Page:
Energy Charter Treaty: How it drove up the costs of the German coal phase-out

Ein Bagger im Tagebau

This briefing highlights the role the Energy Charter Treaty (ECT) has played in the German coal phase-out. It reveals that the ECT has influenced the coal phase-out in two important ways:

(1) To ensure the companies do not use the ECT to raise investment disputes, a contract was negotiated between the German federal government and the largest coal companies, RWE and LEAG. Within this legal framework, the companies held enormous negotiating power and were thus able to offload the risks of the coal phase-out to the general public.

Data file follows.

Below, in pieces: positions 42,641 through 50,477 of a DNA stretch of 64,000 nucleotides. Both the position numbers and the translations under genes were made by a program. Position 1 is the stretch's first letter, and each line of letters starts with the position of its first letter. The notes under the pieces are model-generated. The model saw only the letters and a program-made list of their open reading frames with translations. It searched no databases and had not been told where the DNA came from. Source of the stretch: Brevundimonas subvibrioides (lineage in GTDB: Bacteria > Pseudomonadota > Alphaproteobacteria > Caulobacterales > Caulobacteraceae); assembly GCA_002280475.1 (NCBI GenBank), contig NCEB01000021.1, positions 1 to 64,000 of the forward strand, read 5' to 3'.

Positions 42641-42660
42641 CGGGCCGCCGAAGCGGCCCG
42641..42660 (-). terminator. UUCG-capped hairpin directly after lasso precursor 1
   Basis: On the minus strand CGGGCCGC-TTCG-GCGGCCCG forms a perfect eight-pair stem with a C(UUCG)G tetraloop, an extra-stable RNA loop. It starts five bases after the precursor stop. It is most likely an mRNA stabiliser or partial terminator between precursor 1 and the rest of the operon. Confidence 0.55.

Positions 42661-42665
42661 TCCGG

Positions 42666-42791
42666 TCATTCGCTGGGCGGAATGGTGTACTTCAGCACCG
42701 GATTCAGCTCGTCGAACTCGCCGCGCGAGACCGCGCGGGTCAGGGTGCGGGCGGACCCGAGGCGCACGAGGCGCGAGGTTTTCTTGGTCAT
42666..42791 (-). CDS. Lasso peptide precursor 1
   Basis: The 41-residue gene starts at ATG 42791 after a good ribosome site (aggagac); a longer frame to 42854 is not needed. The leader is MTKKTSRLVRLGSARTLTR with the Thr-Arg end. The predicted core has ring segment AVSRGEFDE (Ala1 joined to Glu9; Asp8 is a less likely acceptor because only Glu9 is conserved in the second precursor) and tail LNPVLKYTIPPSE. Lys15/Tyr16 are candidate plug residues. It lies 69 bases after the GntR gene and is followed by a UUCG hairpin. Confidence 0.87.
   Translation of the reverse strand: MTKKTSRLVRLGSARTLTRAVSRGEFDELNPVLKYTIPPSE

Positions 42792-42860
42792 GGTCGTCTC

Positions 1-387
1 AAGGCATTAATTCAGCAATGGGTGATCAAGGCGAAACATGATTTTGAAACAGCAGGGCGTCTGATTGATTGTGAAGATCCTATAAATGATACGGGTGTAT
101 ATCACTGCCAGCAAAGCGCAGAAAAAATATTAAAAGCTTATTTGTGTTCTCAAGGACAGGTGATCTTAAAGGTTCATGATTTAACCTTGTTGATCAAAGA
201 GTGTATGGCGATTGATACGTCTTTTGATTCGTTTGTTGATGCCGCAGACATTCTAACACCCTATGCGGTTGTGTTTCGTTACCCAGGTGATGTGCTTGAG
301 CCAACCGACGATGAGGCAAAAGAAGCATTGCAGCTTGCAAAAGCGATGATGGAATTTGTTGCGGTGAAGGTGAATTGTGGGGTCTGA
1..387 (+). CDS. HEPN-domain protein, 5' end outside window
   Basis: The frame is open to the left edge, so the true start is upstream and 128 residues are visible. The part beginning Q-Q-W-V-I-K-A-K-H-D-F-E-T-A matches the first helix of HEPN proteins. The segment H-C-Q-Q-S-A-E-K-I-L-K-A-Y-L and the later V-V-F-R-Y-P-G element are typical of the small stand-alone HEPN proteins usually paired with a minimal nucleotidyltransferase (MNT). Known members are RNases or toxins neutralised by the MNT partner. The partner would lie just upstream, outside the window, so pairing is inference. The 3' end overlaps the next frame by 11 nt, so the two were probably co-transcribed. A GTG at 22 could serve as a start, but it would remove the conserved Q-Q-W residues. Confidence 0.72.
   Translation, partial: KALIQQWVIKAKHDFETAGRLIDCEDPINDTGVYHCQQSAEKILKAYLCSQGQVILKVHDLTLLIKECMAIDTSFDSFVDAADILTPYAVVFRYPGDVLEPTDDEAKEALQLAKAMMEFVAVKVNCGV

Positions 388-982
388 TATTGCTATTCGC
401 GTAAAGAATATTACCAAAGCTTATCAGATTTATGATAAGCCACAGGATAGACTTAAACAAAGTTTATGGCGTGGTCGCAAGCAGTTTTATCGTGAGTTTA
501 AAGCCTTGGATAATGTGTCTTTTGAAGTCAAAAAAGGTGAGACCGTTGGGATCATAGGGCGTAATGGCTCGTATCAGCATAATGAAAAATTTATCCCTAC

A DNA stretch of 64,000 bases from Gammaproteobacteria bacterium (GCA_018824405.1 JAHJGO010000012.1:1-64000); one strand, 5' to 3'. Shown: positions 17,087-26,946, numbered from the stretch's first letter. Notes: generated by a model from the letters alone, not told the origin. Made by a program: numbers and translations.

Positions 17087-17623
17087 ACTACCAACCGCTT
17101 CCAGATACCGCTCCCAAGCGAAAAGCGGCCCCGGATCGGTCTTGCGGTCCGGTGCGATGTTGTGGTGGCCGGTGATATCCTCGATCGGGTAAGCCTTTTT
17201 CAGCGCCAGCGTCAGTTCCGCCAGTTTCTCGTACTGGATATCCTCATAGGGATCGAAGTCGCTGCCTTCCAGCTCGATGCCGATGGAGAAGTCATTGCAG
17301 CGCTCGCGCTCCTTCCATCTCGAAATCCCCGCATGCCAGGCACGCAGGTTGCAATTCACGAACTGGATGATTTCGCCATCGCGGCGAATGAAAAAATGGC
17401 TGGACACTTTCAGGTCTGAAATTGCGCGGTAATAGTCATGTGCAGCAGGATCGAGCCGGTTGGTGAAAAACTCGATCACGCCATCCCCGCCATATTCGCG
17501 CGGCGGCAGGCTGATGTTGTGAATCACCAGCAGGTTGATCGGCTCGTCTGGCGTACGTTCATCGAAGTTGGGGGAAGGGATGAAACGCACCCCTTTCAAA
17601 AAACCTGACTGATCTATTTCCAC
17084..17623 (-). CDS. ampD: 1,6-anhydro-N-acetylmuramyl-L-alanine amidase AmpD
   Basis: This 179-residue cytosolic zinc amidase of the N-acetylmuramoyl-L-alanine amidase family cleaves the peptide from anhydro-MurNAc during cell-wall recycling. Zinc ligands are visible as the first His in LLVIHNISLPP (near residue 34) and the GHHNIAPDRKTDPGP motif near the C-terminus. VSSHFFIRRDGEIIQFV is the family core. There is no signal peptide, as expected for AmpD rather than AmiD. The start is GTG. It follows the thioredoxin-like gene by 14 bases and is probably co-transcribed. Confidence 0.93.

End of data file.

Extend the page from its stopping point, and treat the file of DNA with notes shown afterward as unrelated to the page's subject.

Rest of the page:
(2) The coal companies were compensated at an unusually high level for waiving their ability to sue under the ECT, as agreed in the contracts. As the German government has admitted, this waiver was an important factor in the otherwise inexplicably high compensationgrantedtoLEAGandRWE.

The case of the German coal phase-out demonstrates how the ECT makes the
fossil fuel phase-out considerably more complicated and expensive. Immediate with- drawal from the ECT is therefore essential
to ensure that it does not similarly impede the phase-out of the remaining fossil fuels.